Purdue was relatively efficient in this game. The Boilers finished with a 41% success rate, the 4th highest that IU allowed all season and higher than the 37% 2016 average. The problem with being efficient but not having explosive plays is it is hard to maintain that efficiency for an entire drive. Purdue had possessions of 9, 7, 8, and 11 plays that ended with 0 points. Incredibly they had a 13 play, 40 yard drive starting at the IU 45 that ended with a field goal. I’m not even sure Navy could pull that off. While Purdue had a 54% success rate on that particular drive they had no explosive plays, had no gain or lost yards on 6 of the 13 plays, and essentially could only manage to pick up the necessary yards and little more.

Field Position

Avg Starting FP
INDIANA 32
PURDUE 42

Purdue dominated field position with a 10 yard advantage. They started in IU territory 4 times, twice after turnovers, compared to just once for Indiana. Purdue scored 16 of their 22 points on these 4 drives. As mentioned above, because Purdue relied almost entirely on steadily moving down the field they were nearly reliant on great field position in order to score. When they were forced to start in Indiana territory, they could not sustain long drives.

While IU scored on their only possession that began in Purdue territory, their other scoring drives began from the 32, 20, 43, and 39 yard lines. That is certainly not terrible, especially after the Michigan game, but not as beneficial as the Purdue starting field position.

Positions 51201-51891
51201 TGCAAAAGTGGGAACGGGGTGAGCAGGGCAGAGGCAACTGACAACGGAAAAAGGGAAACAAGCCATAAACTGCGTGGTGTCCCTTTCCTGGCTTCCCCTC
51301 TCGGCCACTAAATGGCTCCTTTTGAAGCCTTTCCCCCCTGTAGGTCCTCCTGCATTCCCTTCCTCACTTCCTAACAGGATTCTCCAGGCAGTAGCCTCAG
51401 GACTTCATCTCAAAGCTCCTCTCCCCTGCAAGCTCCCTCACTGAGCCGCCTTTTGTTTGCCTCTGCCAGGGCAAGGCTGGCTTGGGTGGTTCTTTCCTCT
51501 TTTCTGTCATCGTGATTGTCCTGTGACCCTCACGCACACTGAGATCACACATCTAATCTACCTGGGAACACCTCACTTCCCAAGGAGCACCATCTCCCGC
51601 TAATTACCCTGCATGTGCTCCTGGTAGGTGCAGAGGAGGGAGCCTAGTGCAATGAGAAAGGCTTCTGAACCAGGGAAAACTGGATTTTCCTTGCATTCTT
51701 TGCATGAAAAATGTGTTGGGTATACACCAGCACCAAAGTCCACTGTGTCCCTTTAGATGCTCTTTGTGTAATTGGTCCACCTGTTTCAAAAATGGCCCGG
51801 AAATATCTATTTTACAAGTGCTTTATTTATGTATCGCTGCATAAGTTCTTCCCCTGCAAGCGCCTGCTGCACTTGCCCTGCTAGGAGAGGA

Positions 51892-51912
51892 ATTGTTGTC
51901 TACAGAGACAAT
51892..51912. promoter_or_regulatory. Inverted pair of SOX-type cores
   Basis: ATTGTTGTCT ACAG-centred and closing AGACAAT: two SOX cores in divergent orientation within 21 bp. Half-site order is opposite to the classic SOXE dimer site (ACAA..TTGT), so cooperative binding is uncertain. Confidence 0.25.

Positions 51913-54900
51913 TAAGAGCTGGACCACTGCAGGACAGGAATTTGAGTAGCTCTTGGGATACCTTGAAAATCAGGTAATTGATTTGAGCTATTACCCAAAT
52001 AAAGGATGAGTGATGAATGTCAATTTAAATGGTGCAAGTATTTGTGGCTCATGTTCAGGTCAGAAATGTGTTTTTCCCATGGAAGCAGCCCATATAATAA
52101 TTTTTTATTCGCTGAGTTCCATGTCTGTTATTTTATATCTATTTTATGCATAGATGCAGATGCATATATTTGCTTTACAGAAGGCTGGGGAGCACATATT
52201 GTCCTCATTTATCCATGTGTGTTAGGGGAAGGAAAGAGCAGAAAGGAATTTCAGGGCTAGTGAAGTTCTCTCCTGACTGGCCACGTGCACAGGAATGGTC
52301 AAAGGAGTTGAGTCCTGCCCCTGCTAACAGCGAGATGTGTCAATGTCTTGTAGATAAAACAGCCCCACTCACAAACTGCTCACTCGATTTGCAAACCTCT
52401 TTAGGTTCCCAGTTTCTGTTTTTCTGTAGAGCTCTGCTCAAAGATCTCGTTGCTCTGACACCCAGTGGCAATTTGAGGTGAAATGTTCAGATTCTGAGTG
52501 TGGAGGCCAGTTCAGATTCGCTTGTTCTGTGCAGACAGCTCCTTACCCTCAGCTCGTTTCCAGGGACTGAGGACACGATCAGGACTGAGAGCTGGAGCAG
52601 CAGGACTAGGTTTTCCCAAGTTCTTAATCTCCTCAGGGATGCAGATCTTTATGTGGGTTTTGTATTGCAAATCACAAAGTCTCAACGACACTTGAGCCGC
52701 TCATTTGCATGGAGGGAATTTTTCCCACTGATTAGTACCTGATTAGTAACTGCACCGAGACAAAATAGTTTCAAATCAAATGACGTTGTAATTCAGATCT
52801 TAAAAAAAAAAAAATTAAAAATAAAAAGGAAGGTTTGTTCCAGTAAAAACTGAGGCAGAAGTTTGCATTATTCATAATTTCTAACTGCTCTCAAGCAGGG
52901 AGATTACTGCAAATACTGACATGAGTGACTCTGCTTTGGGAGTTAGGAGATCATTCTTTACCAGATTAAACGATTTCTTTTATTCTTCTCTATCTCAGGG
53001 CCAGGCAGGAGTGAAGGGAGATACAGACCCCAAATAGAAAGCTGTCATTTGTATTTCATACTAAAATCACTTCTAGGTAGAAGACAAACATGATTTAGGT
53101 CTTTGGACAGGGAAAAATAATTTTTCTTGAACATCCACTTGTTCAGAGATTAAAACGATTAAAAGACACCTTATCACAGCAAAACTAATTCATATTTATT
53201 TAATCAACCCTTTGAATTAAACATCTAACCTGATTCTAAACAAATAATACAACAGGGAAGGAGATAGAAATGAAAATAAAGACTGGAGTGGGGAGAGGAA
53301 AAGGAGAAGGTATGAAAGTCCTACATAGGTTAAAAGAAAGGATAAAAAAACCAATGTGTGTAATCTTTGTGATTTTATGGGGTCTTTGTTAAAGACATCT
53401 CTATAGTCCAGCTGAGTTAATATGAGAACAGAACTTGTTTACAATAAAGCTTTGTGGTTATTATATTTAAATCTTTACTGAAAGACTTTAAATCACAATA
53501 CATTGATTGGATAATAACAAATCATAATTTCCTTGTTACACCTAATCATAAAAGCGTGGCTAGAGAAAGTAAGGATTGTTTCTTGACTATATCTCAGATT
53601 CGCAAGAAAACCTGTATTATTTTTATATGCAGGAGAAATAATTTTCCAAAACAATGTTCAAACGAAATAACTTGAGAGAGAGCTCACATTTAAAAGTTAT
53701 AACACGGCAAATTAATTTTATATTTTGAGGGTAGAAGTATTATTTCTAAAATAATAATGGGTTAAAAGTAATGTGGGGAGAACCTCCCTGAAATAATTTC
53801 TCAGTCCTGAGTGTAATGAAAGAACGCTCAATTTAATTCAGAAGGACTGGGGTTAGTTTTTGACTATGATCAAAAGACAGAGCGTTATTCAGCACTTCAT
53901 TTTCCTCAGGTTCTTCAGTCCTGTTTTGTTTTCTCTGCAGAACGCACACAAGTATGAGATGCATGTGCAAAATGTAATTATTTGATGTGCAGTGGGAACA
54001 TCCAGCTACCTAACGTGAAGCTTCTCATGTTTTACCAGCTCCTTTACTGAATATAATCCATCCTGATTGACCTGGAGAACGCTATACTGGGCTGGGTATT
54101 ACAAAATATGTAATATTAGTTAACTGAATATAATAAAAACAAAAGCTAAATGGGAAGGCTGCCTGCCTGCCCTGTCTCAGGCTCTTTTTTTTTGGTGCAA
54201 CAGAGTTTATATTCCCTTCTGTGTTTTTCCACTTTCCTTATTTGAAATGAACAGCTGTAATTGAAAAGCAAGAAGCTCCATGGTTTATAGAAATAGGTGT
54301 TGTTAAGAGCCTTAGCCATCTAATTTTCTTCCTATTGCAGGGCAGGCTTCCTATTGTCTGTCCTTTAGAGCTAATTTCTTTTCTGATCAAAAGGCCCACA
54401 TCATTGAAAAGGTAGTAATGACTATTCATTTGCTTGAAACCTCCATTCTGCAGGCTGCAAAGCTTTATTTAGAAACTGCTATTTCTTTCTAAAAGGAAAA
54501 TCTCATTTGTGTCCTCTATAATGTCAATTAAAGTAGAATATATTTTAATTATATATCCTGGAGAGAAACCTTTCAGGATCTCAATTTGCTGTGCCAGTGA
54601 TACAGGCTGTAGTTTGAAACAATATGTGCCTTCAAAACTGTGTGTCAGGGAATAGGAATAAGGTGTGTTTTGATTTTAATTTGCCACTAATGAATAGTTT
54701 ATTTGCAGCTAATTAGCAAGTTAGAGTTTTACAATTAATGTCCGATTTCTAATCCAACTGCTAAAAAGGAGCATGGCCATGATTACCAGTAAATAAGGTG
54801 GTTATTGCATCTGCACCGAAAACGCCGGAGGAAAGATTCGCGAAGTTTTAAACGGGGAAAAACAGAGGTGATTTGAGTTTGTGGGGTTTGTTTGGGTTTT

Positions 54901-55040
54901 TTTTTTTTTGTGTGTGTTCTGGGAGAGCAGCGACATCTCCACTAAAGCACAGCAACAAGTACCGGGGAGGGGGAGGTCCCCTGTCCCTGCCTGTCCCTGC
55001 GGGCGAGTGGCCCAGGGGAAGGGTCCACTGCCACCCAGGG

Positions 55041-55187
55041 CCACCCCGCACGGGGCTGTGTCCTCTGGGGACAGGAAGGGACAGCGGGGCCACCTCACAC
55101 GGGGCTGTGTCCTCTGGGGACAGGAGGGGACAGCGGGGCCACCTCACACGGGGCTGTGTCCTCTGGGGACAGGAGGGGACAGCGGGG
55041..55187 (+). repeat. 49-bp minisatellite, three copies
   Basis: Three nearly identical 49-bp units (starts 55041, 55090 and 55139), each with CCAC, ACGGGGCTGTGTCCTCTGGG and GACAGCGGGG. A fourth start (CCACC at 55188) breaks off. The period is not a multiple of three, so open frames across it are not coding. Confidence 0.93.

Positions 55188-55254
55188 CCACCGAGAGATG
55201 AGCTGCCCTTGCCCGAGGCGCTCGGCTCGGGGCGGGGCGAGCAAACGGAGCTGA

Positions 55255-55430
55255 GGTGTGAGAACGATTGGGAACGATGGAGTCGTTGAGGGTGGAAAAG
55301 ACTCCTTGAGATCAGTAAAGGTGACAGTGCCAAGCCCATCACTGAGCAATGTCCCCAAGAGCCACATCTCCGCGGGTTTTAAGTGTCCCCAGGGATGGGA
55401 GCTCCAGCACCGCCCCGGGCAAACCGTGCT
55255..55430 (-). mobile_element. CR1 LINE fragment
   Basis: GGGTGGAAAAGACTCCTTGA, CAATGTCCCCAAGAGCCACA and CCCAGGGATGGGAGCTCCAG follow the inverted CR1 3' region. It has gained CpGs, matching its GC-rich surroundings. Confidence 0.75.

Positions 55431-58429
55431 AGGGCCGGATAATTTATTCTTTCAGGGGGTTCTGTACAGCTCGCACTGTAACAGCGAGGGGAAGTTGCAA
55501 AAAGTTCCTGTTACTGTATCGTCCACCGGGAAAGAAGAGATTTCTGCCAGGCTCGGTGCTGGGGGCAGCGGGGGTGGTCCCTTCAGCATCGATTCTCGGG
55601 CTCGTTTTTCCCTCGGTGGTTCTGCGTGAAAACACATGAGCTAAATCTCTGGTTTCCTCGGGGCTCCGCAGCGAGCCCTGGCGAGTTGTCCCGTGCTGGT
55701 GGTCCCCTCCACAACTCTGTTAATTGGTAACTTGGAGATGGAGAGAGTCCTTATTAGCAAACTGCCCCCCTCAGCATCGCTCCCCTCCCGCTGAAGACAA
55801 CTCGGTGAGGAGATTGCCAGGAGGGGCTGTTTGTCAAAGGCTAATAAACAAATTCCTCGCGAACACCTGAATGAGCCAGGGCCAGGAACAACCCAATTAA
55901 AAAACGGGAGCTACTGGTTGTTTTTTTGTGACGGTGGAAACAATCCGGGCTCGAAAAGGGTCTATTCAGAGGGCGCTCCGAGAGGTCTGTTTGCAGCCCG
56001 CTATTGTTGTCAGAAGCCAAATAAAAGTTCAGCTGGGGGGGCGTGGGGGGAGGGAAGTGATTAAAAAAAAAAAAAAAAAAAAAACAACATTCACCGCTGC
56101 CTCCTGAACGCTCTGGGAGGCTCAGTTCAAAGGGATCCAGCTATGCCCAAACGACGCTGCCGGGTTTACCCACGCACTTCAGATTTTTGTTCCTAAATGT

Finishing Drives

Scoring Opportunities Points Per Opportunity
INDIANA 5 5.4
PURDUE 7 3.1

With the Indiana offense struggling, the Hoosiers managed just 5 scoring opportunities, tied for 2nd fewest on the season, and down from their 7.2 average. While they failed to achieve frequent opportunities, IU made up the difference by finishing their drives. The 5.4 points per scoring opportunity was a season high and 2 points higher than their 3.4 season average. In fact, Indiana averaged 4.5 points per scoring opportunity, slightly above the national average, in their final 3 games compared to just 3.2 over their first 9 games.

Purdue managed 7 scoring opportunities, mostly due to strong starting field position, but converted them into only 22 points. While Indiana allowed 3 touchdowns and a field goal, the other 3 opportunities resulted in 0 points. The only other game that IU’s defense allowed 0 points on 3 scoring opportunities was the Michigan State game.

Turnovers

Turnovers Turnover Points Added
INDIANA 4 12.7
PURDUE 3 22.1

It was the return of the turnover bug. A week after not losing the ball once which allowed IU to keep it close against a superior Michigan team, Indiana tossed 4 interceptions. Over the past 4 games, Indiana has 13 turnovers. That’s bad. And while Purdue technically had 3 turnovers, it is safe to say that the final fumble on the kickoff didn’t really impact the game. In only 3 games this year did Indiana win the turnover margin. The Hoosiers won all 3, but each came against inferior opponents in FIU, Ball State, and Maryland.

psu

Billy